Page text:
Just missed, and last week to view…

Edvard Munch and Images 36

Two visually striking London-based exhibitions were on display at the beginning of this month, and whilst you may have missed the Munch retrospective at Tate Modern, you have seven rainy days to get yourself down to Somerset House before another chance to view is lost forever.

Edvard Munch, hailed as one of the ‘Blockbuster’ shows of the autumn, comprised twelve rooms of the artist’s garish, nightmarish visions interspersed with little seen photographs and film work.

Advertising image for the Tate Modern show. Edvard Munch, detail of ‘The Girls on the Bridge’ (1927), oil on canvas.

There were some significant weaknesses in this exhibition. Munch was a strong printmaker; I was disappointed that more of his linocuts, woodcuts and lithographs were not considered important enough for the retrospective. The lack of The Scream was as glaringly obvious as the latent misogyny in the work, a slightly disturbing thread weaving its way quietly through the narrative (which Tate would probably argue should be viewed within the context of the time). The ubiquitous crowds also made for irritating and fragmented viewing.

However, there were major strengths in highlighting the artist’s repetition of themes and showing some of his lesser known works. The last room in the display was the most descriptive for me; of the artist’s character, his fears and of the preoccupation with death and disease which dogged him his entire life. You imagine him as a hugely awkward and introspective individual, and it was obvious from the vein of the exhibition that it isn’t possible to separate the artist and his work, and the life that he led and suffered.

On the whole the paintings were exactly what we would come to expect: stunning, brash, vivid, dark, descriptive, almost hallucinogenic, rich and sombre. Most people are aware of some of the darker biographical moments in the artist’s life, and the textual interpretation alongside this show explained much more. Munch’s body of work represents a unique and troubled mind, one that inspired many others in his wake, and if you made it to Tate Modern in time to see this show I doubt you regretted it.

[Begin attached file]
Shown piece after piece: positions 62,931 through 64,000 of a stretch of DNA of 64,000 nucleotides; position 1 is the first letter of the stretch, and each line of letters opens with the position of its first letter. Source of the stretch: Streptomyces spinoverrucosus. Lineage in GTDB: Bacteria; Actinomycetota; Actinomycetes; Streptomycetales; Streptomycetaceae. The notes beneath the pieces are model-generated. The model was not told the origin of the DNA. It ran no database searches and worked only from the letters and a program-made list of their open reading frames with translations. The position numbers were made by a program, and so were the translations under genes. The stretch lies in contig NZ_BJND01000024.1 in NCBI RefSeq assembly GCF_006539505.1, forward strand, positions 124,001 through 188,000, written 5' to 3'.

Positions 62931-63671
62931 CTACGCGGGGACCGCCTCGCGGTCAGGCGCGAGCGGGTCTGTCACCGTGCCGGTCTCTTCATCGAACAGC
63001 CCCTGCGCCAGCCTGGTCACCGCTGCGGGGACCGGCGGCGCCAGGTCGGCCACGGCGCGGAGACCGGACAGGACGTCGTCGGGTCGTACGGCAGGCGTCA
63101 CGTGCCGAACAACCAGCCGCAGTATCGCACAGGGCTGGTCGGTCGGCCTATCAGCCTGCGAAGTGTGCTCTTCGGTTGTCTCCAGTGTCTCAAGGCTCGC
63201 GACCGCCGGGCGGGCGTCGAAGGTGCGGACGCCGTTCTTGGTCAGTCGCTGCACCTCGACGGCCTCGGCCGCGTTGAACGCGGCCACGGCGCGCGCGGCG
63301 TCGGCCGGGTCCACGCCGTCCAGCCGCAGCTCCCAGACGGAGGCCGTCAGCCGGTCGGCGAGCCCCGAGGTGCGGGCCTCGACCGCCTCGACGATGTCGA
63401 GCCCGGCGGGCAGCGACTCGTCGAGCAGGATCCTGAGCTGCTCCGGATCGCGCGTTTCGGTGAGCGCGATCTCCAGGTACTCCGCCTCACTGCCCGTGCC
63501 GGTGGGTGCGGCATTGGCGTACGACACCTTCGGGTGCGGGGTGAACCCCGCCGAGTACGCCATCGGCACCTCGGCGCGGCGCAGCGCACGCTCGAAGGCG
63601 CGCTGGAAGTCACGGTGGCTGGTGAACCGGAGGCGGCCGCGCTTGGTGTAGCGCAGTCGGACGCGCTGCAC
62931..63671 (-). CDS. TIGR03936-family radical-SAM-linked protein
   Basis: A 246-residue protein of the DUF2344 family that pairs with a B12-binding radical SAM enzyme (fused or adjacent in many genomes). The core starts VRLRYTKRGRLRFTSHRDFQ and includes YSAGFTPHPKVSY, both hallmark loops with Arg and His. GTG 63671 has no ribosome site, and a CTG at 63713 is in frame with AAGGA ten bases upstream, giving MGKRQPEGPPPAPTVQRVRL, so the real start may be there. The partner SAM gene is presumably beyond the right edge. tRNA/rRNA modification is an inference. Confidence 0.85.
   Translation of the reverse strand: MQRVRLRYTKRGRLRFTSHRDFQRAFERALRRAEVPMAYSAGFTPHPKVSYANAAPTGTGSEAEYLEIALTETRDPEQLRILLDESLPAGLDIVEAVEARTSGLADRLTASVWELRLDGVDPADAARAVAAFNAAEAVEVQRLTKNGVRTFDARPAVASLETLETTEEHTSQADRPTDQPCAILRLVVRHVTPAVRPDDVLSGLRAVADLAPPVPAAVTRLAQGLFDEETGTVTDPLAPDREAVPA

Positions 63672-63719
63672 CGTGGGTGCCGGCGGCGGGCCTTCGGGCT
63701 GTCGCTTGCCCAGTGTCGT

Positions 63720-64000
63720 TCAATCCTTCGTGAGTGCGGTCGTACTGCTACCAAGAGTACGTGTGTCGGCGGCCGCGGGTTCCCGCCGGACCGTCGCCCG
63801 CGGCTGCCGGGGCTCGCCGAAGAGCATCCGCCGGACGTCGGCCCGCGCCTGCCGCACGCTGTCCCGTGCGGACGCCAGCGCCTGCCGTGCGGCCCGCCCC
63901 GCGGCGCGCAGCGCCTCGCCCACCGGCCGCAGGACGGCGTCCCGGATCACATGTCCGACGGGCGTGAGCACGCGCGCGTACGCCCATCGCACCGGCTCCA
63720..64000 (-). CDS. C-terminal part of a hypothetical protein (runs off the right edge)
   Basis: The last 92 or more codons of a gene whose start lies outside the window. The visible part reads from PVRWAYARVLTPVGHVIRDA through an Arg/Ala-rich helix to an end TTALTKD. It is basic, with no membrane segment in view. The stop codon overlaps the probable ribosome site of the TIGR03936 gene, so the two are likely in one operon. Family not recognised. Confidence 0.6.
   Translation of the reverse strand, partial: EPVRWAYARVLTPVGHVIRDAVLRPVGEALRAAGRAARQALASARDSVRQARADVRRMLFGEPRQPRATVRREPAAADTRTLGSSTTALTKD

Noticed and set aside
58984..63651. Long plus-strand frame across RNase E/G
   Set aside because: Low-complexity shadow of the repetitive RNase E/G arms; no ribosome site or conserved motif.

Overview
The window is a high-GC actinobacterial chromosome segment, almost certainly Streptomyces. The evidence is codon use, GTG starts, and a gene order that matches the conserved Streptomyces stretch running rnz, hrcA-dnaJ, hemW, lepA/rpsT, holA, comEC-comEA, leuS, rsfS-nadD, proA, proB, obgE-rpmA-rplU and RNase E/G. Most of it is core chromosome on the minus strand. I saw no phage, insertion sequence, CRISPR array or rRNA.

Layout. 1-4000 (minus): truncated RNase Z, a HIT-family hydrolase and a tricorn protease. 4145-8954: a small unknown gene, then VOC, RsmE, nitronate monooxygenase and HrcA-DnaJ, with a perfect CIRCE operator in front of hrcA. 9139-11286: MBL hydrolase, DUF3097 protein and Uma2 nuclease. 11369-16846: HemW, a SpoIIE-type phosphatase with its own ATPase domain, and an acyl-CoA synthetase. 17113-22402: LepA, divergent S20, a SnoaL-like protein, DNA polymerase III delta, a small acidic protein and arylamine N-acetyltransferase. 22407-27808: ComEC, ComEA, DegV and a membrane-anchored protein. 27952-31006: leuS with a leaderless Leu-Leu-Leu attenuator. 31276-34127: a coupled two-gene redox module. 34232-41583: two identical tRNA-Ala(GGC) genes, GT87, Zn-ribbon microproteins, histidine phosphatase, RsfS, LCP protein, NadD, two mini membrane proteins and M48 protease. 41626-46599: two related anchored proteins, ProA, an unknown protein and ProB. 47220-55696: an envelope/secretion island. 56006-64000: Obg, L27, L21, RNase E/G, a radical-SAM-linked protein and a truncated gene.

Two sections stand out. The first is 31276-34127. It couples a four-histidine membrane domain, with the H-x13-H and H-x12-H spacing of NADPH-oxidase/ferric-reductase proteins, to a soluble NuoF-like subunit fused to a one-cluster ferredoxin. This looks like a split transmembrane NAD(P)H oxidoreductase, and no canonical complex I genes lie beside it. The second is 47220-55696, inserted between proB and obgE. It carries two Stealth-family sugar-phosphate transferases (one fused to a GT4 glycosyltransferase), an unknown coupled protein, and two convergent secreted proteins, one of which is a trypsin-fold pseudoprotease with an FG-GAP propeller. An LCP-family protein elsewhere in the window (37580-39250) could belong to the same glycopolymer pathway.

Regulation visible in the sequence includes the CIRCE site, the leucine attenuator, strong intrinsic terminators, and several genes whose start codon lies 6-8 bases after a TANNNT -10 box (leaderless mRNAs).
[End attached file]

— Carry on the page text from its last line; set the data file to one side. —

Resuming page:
On a completely different scale is Images 36 at Somerset House, an exhibition of the best of British illustration from 2012, as judged by the Association of Illustrators (AOI) competition.

Advertising image for the Somerset House exhibition. Illustration by Anuska Allepuz.

This is a vivid, engaging and lively little show which will no doubt have attracted fewer visitors than it deserves. Don’t let the advertising image lead you into believing that this is a show of images designed for children. There are three large rooms displaying various themes and techniques employed by working illustrators, with work created for a variety of publications. Advertising campaigns, pieces of political satire, magazine commissions and graphic novels are all represented within the competition, as well as the expected animal characters and sweetly rendered scenes from storybooks.

It was a revelation for me to be exposed to such diversity in method, and I can see how the judges must have had a difficult time in choosing the winning entrants. This exhibition has all the things that the Jerwood Drawing Prize (see post dated 06.10.12) is lacking; glaring talent, a neat and professional display, a coherent yet broad range of works and an ability to induce real delight and curiosity. This exhibition made me want to rush home and crack open my underused colouring pencils, watercolours and inks. What loftier aspiration can organisers have, than to try and encourage the sleeping creative potential in its visitors that we each secretly possess? One not to miss.

Lenka Hrehova, Tell the truth and look which way you are going to run (2011).

Edvard Munch was curated by Nicholas Cullinan, assisted by Shoair Mavlian.

Images 36 is on display until 28th October 2012.



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